Brooklyn, one building at a time.
Name: Originally Bethlehem Swedish Lutheran Church, now Primera Iglesia Bautista (First Spanish Baptist Church)
Address: 301-305 Pacific Street
Cross Streets: Smith and Hoyt Streets
Neighborhood: Boerum Hill
Year Built: 1884
Architectural Style: Primitive Victorian Gothic
The story: The great thing about many of our fine buildings in Brooklyn is that they often have many lives. Buildings built as homes are repurposed from everything from schools to factories, and factories often become apartment buildings. Church buildings also get repurposed as factories, warehouses, schools and homes, but usually first end up being sold to many different denominations before they lose their sacred function. This building is a great example of showing how Brooklyn evolved, and how much our identity here in Brooklyn is determined by the melting pot of language, ethnicity and religion.
Although the AIA Guide to NYC says this building dates to the 1860s, I fear they may be wrong. It doesn’t appear on any city map in 1880 and is on the next set up maps done up in 1886. There are also Brooklyn Eagle stories with this address dating from the 1850s, when a house stood on the site. The street numbers may have changed, so that may not be accurate, but the maps certainly are. The building was actually built in 1884.
The church was originally built as the Bethlehem Swedish Lutheran Church. This area was heavily populated by Swedes in the late 1880s, a group that was widely hailed in the papers as the ideal immigrant group. They were quiet and industrious, and hard-working. The building is a wonderfully simplified form of Victorian Gothic design, with the classic form of a Gothic structure, with the arched windows, the bell tower, and general massing, but pared down to its basic form. There are no ornate quatrefoil windows, or other papist frou-frou on this church.
In 1895, the Lutherans moved up the street to the corner of Pacific and 3rd Avenue, and the church was sold to the Salvation Army. They operated one of their missions here, and were stationed here until at least 1898. The building was then sold to a new ethnic group that was growing rapidly in Boerum Hill: the Syrian community.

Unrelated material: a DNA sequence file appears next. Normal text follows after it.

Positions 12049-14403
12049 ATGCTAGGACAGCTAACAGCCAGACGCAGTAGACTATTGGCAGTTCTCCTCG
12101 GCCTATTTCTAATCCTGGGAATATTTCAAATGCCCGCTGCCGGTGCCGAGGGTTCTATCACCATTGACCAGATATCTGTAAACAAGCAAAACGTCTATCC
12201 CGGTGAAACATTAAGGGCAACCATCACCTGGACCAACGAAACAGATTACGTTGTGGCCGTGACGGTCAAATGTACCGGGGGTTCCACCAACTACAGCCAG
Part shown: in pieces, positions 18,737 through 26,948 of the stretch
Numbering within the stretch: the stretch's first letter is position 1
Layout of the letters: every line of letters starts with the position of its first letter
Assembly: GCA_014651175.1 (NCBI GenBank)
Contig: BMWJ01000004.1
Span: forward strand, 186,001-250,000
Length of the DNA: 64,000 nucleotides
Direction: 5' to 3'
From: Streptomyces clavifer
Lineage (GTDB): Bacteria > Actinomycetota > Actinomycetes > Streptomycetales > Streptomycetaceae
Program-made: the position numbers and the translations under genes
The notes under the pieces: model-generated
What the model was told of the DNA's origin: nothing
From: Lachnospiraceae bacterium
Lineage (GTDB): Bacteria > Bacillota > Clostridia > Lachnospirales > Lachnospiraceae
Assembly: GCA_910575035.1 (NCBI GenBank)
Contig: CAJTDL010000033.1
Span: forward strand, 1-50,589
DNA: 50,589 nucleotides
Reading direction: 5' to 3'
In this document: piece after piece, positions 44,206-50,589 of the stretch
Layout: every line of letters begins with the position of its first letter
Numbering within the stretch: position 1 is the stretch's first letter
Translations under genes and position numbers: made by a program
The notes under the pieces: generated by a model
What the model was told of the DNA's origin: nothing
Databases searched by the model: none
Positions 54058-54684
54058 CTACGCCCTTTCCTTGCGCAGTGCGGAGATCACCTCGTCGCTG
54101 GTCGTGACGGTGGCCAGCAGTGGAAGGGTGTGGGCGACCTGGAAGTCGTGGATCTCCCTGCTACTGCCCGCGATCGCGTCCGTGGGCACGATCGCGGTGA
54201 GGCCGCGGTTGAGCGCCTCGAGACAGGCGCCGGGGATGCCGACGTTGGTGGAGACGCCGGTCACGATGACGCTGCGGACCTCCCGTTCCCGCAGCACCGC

The church became the St. Nicholas Syrian Orthodox Church. In 1904, the church was chosen as the site for the ceremony of ordination and consecration of the first Russian Orthodox bishop to be consecrated in America. His name was Raphael Hawaweeny, and he became Archimandrate on March 13, 1904, joining only two others in North America. The ceremony was packed with people, and the small church was bursting at the seams. There were so many people there that many people passed out even before the ceremony began, and had to be taken out. There were so many flash pans going off from photographers that the windows of the church had to be opened, as people were getting sick from the close air, the incense and the flash powder.
The long, but impressive ceremony took place in full Orthodox Christian panoply, with gold encrusted robes, long processions, incense, choirs, prayers and a long ceremony. The ordination was overseen by the other two Archimandrates, Bishop Tikhon of North America and Bishop Innocent of Alaska. Representing the Russian czar, who was the titular head of the church, was the Secretary of the Imperial Russian Embassy, and the Russian Counsel General, Count Nicholas de Lodygensky.
Bishop Raphael died in 1915, and the church and the rectory, which were in his name, were left to the bishop’s successor. They sold the church in 1920. During the time it was an Eastern Orthodox Church, they had made a lot of changes to the building, inside and out. The interior was probably encrusted with gilding, and Eastern iconography, as per tradition. An onion dome was built on top of the steeple. When they left, in 1920, presumably they took as much of the interior as they could. But they left the dome.
The church next became home to the John Wesley Methodist Episcopal Church. They were there from the 1920s until at least the late 1930s, if not longer. This was a “colored Methodist church,” indicating that there was a sizable black population in Boerum Hill by this time. I wonder if it was they who replaced the onion dome for a more traditional capped roof, on the tower. I was not able to find any sale records for the church, but at some point, it passed on at least once more, this time to the Spanish-speaking First Baptist Church. (Primera Iglesia Bautista.)
Swedes, Salvation Army, Syrian and Russian Orthodox, black folks and Hispanics – a melting pot in heaven, to be sure. GMAP
(Photograph:Nicholas Strini for Property Shark)